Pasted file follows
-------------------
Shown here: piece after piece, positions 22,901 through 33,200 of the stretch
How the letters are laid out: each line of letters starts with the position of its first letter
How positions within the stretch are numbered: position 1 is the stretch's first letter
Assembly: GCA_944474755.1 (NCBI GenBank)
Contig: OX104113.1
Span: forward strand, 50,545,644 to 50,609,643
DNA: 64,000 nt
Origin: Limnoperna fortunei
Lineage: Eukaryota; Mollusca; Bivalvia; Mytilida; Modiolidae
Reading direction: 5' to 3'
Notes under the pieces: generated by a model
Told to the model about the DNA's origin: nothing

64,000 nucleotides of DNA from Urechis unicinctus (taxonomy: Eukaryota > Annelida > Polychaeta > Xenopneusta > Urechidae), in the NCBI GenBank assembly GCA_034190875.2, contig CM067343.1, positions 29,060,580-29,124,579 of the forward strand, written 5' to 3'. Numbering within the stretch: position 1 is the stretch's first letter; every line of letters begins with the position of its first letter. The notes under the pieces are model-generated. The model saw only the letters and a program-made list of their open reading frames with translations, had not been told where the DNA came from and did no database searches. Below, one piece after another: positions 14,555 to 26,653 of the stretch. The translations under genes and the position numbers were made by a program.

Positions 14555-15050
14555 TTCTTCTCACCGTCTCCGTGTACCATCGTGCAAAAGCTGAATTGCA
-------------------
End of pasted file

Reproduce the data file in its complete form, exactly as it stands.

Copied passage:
Shown here: piece after piece, positions 22,901 through 33,200 of the stretch
How the letters are laid out: each line of letters starts with the position of its first letter
How positions within the stretch are numbered: position 1 is the stretch's first letter
Assembly: GCA_944474755.1 (NCBI GenBank)
Contig: OX104113.1
Span: forward strand, 50,545,644 to 50,609,643
DNA: 64,000 nt
Origin: Limnoperna fortunei
Lineage: Eukaryota; Mollusca; Bivalvia; Mytilida; Modiolidae
Reading direction: 5' to 3'
Notes under the pieces: generated by a model
Told to the model about the DNA's origin: nothing

64,000 nucleotides of DNA from Urechis unicinctus (taxonomy: Eukaryota > Annelida > Polychaeta > Xenopneusta > Urechidae), in the NCBI GenBank assembly GCA_034190875.2, contig CM067343.1, positions 29,060,580-29,124,579 of the forward strand, written 5' to 3'. Numbering within the stretch: position 1 is the stretch's first letter; every line of letters begins with the position of its first letter. The notes under the pieces are model-generated. The model saw only the letters and a program-made list of their open reading frames with translations, had not been told where the DNA came from and did no database searches. Below, one piece after another: positions 14,555 to 26,653 of the stretch. The translations under genes and the position numbers were made by a program.

Positions 14555-15050
14555 TTCTTCTCACCGTCTCCGTGTACCATCGTGCAAAAGCTGAATTGCA